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I am a beginner to android programming and I want to use my personal phone that I use daily to test my programs, but I am not sure if that is a good idea.

Is it possible to somehow corrupt my phone by trying out my programs on it? In what ways might this be possible?

The phone is unrooted; would it be possible in a rooted phone?

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    In general, you should be ok. But, it really depends on what your program does. You haven't provided much detail. – rrirower Dec 23 '14 at 0:35
  • for now they are just basic things like create activity, create threads, create UI elements, control the microphone and speaker and file handling – user17915 Dec 23 '14 at 2:04
  • the thing is that at this point point I am not sure what kind of work has a potential for corrupting the phone. From what I understand it should not be possible even if I wanted to, since the android OS as well as perhaps some custom features included by the phone manufacturer might prevent user level apps from tampering with the underlying system, but I would like to know about the various scenarios where it might be theoretically possible to corrupt my phone. For example, perhaps if the phone is rooted then I am able write to sections of memory the OS would normally restrict? – user17915 Dec 23 '14 at 2:08
  • or may be the NDK allows me to go to the depths of the hardware layer and corrupt it somehow, even if the phone is not rooted? For the record, the phone I will be working on will not be rooted – user17915 Dec 23 '14 at 2:09
  • Please edit your question with the additional info provided in your comments. So as to make your question complete and fully explained. – HasH_BrowN Dec 23 '14 at 6:59
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No, you can't. As you surmise, if you root your phone and write programs that use root to change system files or settings that you can't normally change, then you can break the phone that way. The risk is not really any different to running root programs that other people have written. If you don't root the phone, or don't use root in the apps you're writing, then you can only do what any other app might do. You might run the battery down extra quickly, or (if your app has the appropriate permissions) delete pictures, contacts, &c., but debugging your own app won't cause any kind of system corruption or random problems.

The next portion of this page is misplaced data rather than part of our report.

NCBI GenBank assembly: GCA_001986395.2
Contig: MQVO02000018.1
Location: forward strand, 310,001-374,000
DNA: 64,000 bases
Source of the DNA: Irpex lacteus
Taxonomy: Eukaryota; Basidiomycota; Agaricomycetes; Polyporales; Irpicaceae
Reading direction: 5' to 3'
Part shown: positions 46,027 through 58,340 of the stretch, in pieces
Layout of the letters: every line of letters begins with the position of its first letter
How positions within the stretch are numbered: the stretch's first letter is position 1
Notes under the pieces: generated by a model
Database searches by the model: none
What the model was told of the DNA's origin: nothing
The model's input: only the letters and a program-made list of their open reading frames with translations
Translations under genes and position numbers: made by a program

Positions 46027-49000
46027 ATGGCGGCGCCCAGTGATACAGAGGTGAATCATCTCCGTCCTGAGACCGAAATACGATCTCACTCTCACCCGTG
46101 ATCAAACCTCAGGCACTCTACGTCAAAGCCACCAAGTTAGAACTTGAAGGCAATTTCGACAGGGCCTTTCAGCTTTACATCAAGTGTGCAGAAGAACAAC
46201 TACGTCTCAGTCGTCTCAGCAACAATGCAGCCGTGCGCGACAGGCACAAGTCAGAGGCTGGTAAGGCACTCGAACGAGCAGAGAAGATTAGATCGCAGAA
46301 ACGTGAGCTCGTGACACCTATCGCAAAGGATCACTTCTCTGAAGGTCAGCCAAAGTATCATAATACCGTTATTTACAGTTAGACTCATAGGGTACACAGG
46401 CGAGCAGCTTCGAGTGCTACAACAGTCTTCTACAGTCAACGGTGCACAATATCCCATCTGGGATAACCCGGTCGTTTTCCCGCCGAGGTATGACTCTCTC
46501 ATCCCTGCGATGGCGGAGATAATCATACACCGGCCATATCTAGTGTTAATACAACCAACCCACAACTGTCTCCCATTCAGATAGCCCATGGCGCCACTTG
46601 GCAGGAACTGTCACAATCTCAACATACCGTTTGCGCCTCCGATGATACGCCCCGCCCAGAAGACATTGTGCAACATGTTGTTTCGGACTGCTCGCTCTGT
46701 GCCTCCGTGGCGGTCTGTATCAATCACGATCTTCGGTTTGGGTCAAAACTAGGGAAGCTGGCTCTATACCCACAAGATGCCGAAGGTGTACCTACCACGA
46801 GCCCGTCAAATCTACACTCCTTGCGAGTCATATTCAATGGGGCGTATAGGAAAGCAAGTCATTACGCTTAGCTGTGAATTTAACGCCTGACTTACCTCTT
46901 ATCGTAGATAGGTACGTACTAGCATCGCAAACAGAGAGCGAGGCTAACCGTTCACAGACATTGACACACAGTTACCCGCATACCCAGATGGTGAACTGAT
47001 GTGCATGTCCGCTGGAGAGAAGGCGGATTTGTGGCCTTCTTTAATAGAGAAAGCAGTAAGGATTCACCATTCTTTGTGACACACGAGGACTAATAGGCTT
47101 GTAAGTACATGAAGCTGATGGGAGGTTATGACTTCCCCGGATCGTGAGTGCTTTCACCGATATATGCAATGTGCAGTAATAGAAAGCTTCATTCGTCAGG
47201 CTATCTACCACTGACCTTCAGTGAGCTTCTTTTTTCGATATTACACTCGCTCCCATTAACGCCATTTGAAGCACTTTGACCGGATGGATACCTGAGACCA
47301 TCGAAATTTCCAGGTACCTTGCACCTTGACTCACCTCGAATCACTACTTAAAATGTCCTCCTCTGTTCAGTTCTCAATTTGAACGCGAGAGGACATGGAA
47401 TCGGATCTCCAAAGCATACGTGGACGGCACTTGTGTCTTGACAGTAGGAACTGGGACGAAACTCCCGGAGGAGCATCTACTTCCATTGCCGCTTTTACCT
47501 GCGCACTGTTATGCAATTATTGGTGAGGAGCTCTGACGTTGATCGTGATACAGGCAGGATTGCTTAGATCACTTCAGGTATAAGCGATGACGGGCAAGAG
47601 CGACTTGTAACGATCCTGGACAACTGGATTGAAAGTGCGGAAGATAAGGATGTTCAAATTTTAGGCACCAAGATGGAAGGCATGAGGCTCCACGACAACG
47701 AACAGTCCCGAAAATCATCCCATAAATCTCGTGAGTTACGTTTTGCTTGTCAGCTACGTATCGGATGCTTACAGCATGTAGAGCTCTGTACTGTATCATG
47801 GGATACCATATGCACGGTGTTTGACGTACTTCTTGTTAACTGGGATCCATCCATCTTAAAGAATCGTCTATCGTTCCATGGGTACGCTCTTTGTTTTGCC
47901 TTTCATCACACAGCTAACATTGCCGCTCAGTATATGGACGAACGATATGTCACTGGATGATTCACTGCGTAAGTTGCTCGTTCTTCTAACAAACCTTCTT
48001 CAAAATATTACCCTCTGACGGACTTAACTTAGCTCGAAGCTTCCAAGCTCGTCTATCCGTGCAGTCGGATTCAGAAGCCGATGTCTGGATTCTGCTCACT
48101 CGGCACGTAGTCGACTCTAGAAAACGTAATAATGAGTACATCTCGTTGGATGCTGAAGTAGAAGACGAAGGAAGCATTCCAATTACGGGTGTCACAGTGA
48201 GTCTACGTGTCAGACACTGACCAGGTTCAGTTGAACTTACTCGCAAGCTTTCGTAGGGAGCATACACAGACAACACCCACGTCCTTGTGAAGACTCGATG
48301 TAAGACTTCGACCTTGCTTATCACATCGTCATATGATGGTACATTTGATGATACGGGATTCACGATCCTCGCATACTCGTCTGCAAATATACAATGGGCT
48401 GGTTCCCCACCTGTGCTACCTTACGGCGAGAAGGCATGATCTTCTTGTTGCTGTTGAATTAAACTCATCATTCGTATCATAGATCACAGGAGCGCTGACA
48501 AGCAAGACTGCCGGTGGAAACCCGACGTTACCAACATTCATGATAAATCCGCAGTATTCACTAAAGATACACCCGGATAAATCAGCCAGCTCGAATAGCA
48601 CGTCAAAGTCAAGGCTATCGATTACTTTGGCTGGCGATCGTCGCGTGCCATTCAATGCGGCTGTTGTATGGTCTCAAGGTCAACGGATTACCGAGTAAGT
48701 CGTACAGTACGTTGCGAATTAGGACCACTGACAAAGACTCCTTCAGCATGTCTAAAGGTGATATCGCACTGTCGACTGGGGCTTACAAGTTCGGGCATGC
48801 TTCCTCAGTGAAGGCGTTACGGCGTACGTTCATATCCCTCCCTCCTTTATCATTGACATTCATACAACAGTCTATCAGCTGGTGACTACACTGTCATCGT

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You can use your Android for development. In fact, you should use your Android device for development. The emulators are OK for very little things, but it's far from being enough.

You can't break your phone if you're doing beginner development and you're not touching system files on the device. In the wooooorst case you would need to format it.

You said you'd work with Java NDK and that doesn't exist. Is Java or NDK. Java it's, well... Java (High level language used by Android). And NDK is the Native Development Kit and that's C and C++ languages (mainly used for game development).

A beginner programmer should start with Java inside Android because of its goodies and development tools.

What are you going to do with the device? The listviews, arrays, images, buttons or anything else you'd use in the development can't break it.

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There is only one potential risk - I was using several phones to test my apps and I noticed that battery health suffers a lot, especially in older devices.

You should use real phone instead of emulator if you have the chance. Emulators are good, but require a lot of RAM and hardly emulates all the cases you will get on real device.

  • Personally, I disagree with this answer. If you use your phone for testing purposes then you're running your own developed apps in it. If you use your device for non-development related purposes then you are using apps too, but developed by other people. No difference. You ever use apps. If you are programming them correctly, why the battery would drain faster? There's no relation other than the use itself. – Joaquin Iurchuk Jan 6 '15 at 2:29
  • I do not mean battery drain, I mean battery constantly charging (and discharging) and using device hard with battery fully charged. – Nuwisam Jan 6 '15 at 2:30
  • You can use your phone for testing via ADB over network. I do it and it's exactly the same but no wires. All over WiFi. – Joaquin Iurchuk Jan 6 '15 at 12:34
  • Thats really good idea, somehow I never thought about it. Thanks! – Nuwisam Jan 6 '15 at 12:50

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